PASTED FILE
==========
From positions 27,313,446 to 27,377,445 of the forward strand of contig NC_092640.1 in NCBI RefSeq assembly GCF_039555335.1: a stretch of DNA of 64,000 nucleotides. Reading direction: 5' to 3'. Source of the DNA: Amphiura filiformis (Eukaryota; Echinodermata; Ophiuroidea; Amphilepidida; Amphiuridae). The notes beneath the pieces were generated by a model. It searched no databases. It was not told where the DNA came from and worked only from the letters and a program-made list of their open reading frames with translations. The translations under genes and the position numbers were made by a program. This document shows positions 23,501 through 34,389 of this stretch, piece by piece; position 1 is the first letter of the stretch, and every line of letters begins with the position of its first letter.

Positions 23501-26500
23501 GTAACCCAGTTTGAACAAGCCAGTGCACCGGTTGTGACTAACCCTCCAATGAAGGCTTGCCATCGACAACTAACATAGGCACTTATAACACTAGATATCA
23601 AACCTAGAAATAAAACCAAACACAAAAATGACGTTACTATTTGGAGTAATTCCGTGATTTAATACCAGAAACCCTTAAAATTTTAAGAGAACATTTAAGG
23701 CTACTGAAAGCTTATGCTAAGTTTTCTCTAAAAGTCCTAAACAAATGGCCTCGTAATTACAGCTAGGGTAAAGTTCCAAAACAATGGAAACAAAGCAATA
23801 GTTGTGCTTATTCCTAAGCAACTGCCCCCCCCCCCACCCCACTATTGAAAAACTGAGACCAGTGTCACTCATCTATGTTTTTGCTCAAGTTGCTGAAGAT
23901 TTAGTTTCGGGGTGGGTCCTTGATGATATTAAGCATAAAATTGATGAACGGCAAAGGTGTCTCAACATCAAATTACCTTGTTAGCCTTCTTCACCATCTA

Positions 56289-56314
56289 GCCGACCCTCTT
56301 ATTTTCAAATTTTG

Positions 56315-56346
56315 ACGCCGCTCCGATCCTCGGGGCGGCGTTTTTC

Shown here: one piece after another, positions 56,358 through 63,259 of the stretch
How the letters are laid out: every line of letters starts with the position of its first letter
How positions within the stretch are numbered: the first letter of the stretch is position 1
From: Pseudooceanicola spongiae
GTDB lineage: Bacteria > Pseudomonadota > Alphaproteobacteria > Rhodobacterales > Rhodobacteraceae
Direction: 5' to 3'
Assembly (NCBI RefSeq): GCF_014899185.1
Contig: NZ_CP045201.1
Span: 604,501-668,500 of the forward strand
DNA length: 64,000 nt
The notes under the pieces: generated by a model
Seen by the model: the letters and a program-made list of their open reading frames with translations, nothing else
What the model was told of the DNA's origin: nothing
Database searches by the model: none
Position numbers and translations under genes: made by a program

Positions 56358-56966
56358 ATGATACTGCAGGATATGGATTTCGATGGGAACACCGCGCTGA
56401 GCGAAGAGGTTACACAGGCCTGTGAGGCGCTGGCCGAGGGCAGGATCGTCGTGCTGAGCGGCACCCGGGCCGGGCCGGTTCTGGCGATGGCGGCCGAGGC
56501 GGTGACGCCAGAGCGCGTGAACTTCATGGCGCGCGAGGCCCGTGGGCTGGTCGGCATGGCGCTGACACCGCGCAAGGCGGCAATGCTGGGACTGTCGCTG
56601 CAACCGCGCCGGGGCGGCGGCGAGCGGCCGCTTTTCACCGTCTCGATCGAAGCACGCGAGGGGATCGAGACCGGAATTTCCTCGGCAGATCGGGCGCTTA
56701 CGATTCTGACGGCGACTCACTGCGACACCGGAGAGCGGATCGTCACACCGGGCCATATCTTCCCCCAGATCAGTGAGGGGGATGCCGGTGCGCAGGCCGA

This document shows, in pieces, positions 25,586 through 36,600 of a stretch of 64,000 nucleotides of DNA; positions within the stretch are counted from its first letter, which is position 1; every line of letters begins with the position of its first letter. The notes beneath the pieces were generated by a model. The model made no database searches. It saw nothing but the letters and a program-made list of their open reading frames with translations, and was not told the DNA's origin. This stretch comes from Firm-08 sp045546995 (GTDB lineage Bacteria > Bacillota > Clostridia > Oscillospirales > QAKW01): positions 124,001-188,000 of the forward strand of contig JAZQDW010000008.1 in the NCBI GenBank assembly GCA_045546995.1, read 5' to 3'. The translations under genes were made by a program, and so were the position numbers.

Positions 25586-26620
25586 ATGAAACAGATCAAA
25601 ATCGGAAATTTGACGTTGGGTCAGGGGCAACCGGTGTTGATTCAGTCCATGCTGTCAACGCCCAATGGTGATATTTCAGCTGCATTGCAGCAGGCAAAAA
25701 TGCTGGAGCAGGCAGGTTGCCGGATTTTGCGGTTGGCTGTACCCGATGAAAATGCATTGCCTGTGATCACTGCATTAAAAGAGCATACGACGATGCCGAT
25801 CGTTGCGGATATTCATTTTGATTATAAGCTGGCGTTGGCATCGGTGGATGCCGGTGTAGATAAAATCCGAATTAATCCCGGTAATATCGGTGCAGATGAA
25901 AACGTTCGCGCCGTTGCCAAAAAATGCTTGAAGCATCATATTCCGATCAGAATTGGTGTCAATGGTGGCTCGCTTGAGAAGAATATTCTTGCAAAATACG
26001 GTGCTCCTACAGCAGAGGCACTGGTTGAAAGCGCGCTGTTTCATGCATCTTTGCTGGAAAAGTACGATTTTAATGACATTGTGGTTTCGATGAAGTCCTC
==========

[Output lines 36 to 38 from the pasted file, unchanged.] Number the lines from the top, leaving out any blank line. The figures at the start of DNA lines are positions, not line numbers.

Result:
25586 ATGAAACAGATCAAA
25601 ATCGGAAATTTGACGTTGGGTCAGGGGCAACCGGTGTTGATTCAGTCCATGCTGTCAACGCCCAATGGTGATATTTCAGCTGCATTGCAGCAGGCAAAAA
25701 TGCTGGAGCAGGCAGGTTGCCGGATTTTGCGGTTGGCTGTACCCGATGAAAATGCATTGCCTGTGATCACTGCATTAAAAGAGCATACGACGATGCCGAT